Category Archives: Made to Move
In the anxious of always, this
I awaken into the new day. Already my mind is considering all that has been. Is contending with all I might do or be needed to do. Do I pause...to ponder The ordered way land, sea and sky meet, as the sun peers through the trees the clouds form and fold the light sparkles on the lake soft ripples hint of a soft breeze. That my lungs fill with fresh air perfectly composed to supply blood, uniquely equipped to carry cells, satisfied and content. That my legs lift and support me, step one foot to the other with balance on sturdy ground that promises to carry me into the day. Do I consider this ... the ordinary? that the day will take shape as it does and always has. that intake of air will refresh again and again. that gravity will have its way as it has this day and every day. This ordinary. This gift. This miracle. Not guaranteed Not promised Not deserved And yet, why? why do I overlook it? why do I suppose it? why do I rush past it? Why do I forget to give thanks? In the anxious of always, we've been given the ordinary to make life out of.
Take a Deeper Breath
I’m huffing and puffing my way up the steep rocky path toward the gorgeous mountain lakes my companion has promised lie ahead. It is Rocky Mountain National Park, after all. It’s no surprise that the air is thin, but this doesn’t hamper him. He lives a mile high and trains for triathlons in the parks, reservoirs and along the roads nearby.
“I could use a 10 second break,” I plead. He obliges and we step aside to let the nimble and altitude-acclimated bound on by. A few who pass by on their downward trek offer us an encouraging, “You’re doing great!”
As I pause, my friend says sympathetically and so simply, “I find it helps to take deeper breaths.”
At the suggestion, of course, I inhale a deep breath and then draw it deeper. And you know what? It worked! As we continued, when my breath quickened and my heart started to race on the steep parts, instead of huffing and puffing and pressing on so I wouldn’t seem like a wimp, I just expanded my lungs a bit deeper on each breath.
Deeper. Slower. Stronger. I’ve heard they call this combat breathing. I call it respite in the Rockies.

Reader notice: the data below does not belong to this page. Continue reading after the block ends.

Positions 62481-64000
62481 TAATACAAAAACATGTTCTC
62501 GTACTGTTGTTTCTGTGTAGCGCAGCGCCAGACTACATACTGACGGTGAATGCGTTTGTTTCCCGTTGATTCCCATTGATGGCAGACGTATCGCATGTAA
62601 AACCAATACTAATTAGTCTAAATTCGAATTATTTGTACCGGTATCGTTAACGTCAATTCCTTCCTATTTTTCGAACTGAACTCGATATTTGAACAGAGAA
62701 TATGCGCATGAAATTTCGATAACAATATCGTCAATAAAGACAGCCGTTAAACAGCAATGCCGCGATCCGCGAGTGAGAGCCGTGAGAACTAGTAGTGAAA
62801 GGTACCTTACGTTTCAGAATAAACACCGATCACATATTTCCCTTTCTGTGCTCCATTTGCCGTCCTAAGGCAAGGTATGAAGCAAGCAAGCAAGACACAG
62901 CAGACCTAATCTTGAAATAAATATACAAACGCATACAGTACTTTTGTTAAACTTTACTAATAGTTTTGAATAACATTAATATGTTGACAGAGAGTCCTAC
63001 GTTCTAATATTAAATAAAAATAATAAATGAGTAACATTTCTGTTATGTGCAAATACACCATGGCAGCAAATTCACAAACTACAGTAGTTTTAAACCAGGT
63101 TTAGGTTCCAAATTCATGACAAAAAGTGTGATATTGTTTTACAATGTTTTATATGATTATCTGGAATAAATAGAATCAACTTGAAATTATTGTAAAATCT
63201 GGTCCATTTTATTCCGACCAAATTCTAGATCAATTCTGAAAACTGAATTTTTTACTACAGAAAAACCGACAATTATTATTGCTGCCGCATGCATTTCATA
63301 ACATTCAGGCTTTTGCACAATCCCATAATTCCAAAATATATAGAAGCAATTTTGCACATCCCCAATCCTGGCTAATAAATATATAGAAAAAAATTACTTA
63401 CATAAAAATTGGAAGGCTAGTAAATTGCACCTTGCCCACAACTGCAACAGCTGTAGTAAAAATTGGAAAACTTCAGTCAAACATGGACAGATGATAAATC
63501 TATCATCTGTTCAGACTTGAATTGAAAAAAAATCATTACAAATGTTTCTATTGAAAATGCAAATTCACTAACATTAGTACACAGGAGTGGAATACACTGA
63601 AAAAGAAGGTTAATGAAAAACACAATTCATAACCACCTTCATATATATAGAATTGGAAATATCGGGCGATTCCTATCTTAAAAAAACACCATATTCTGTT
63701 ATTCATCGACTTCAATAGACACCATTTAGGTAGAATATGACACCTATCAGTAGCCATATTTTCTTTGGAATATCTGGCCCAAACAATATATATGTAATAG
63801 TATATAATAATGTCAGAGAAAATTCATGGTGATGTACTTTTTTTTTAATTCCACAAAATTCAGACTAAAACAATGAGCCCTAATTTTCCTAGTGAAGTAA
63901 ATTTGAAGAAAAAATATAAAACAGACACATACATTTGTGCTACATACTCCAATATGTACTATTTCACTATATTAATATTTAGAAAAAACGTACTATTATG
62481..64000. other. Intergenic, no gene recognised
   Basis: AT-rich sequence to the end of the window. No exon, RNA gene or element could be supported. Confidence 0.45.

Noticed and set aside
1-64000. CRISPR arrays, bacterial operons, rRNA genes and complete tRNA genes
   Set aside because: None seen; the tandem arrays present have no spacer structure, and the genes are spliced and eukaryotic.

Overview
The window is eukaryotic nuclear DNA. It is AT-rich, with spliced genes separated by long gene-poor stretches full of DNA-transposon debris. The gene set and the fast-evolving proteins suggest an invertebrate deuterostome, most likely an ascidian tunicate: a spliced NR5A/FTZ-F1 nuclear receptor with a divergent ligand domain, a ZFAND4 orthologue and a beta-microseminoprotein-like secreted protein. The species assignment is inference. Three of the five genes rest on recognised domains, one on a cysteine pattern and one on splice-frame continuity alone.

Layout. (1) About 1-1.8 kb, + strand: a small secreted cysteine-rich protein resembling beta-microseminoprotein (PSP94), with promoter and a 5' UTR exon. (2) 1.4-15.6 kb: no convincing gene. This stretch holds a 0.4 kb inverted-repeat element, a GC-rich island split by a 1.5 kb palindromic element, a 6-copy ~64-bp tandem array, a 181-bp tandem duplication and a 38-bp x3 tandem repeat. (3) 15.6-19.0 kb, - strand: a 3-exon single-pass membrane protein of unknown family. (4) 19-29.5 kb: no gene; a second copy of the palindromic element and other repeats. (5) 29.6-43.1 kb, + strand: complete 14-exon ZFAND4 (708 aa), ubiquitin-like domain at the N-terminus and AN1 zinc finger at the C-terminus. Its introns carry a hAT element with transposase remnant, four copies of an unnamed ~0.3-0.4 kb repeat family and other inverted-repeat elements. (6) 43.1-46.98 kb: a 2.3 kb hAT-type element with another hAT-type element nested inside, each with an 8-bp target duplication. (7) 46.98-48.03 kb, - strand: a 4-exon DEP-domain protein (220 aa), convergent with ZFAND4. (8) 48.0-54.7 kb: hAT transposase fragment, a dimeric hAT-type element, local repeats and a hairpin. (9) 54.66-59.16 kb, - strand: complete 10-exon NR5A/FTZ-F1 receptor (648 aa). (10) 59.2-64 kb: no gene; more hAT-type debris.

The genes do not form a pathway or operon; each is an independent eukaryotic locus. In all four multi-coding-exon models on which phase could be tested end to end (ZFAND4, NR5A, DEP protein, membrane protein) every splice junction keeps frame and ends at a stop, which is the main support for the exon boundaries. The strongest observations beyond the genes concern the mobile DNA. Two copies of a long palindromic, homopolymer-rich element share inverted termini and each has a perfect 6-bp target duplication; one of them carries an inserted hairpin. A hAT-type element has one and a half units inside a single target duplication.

And, me being me, I find myself mind-meandering through my long-ago (and mostly far away) respiratory physiology classroom training. How does that work again? At higher altitude the partial pressure of O2 in the air and my lungs is lower… the sign at Pikes Peak said 60%, I believe, much lower than the 98% I am used to at sea level … which means that there is plenty of room for more O2 saturation in my blood stream. More inhalation means more air available which provides more O2 available to be exchanged. Right? And with lots more blood coursing through that pulmonary circulation thanks to my hardworking heart which was pumping fast and faster, my deeper breaths were DOing something!
Ok OK. Miraculous and scintillating as that science-speak is, what I am captured by as I look back on this trek that, yes, I survived, is the simplicity of “Take a Deeper Breath.” It reminds me…
You have reserves you don’t realize.
You have untapped flexibility and capacity you can call upon.
And BONUS! One good thing leads to another! Deeper breathing activates a whole (parasympathetic) neural reflex that triggers calming.
All this flies in the face of the push harder, exert more, breathe faster-shallower, hyperventilation scenario it seems our world inclines us to visit these days. Sure, quick, shallow breaths may work in a pinch (like in a panic attack) because, by allowing us to blow off extra CO2, they trick our brain into thinking we don’t need to breathe. Underwater divers make use of this at their own peril.